(Harry Cotronis served aboard the Sactouris after the USS Arnold J. Isbell had been renamed and turned over to the Greek Navy. Harry had intended to deliver this speech in person at the 2006 reunion, but a series of travel SNAFUs sadly prevented his appearance there.)
Ladies and Gentlemen, Dear Shipmates,
Please allow me to introduce myself. My name is Harry Cotronis and I am one of the Greek Navy crew members who took over the Isbell right after it was decommissioned and transferred to the Greek Navy.
First of all, I would like to thank you all for offering me this great opportunity to participate in the reunion. It really is an honor for me to be back here again after 32 years, 20 days and 12 hours. I would also like to thank our Shipmates Dan Davis and Barry Dahlberg for their efforts in making this reunion a success.
We are here in honor of the USS ARNOLD J. ISBELL, the ship that we all served with pride and honor. I guess we all are familiar with her history in the U.S. Navy so please let me brief you now on what happened to her after her decommissioning on Tue. Dec. 4th 1973 at Long Beach, and her transfer to the Greek Navy under the name of H.S SACHTOURIS.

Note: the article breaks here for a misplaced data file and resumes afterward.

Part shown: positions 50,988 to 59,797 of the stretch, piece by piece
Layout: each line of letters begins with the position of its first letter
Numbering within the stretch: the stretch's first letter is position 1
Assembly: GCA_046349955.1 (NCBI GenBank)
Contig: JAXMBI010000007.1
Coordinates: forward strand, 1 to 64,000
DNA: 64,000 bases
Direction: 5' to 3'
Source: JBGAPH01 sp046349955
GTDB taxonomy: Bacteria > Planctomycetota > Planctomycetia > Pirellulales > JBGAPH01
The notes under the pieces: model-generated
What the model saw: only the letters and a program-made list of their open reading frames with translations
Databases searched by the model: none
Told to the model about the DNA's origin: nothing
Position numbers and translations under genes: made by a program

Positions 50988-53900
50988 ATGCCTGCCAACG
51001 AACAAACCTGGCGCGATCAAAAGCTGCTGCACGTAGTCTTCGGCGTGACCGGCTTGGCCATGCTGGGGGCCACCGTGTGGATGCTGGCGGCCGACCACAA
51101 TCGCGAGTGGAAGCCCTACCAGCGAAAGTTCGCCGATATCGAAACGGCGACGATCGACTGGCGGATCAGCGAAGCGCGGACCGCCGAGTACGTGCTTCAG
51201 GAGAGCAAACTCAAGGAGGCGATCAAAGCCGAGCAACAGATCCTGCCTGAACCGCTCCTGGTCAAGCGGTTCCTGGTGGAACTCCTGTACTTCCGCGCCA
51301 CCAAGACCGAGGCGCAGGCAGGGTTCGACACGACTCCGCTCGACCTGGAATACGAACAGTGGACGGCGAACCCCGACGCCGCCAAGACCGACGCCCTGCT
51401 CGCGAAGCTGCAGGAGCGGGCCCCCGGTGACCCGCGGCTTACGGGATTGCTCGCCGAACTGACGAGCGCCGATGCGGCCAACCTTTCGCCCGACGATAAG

We left Long Beach to San Diego on Dec. 5th, 1973, and spent almost 10 months here giving the boat a complete face lift both in and out. All of her systems and weaponry were completely overhauled and soon the boat was looking almost brand new again.
The maintenance works and sea trials ended up and the boat was ready to sail to Greece. So, our mooring lines were pulled away from this quay wall and the ISBELL left her home port for a last time on Sun. Sept. 15th 1974, at 22.00 hours. It took us exactly 35 days to get back home after stopping at Manzanillo Mexico, Rodman Panama, San Juan Porto Rico, Sao Miguel Azores and Cartagena Spain.
Upon arrival to Salamis Naval Station in Greece the ISBELL was immediately assigned the flag ship of the Greek Navy Fleet and participated in lots of major Greek and NATO exercises in the Mediterranean.
In January 1976 the boat was drydocked at the Greek National Ship Yards for modernization purposes and amongst other major projects a rapid fire 5”mount was installed on her drone deck. The ship was put back in commission later in the same year and continued her vital peacekeeping role in the area till Oct. 31st, 1992, when she was decommissioned for a last time after having served for almost half a century in two allied Navies for the sake of peace and freedom around the world.
It is true that the ISBELL does not exist anymore. However, she will always live in our hearts and we shall keep on chipping her and painting her forever more.
God bless our Nations
God bless our Navies
God bless us all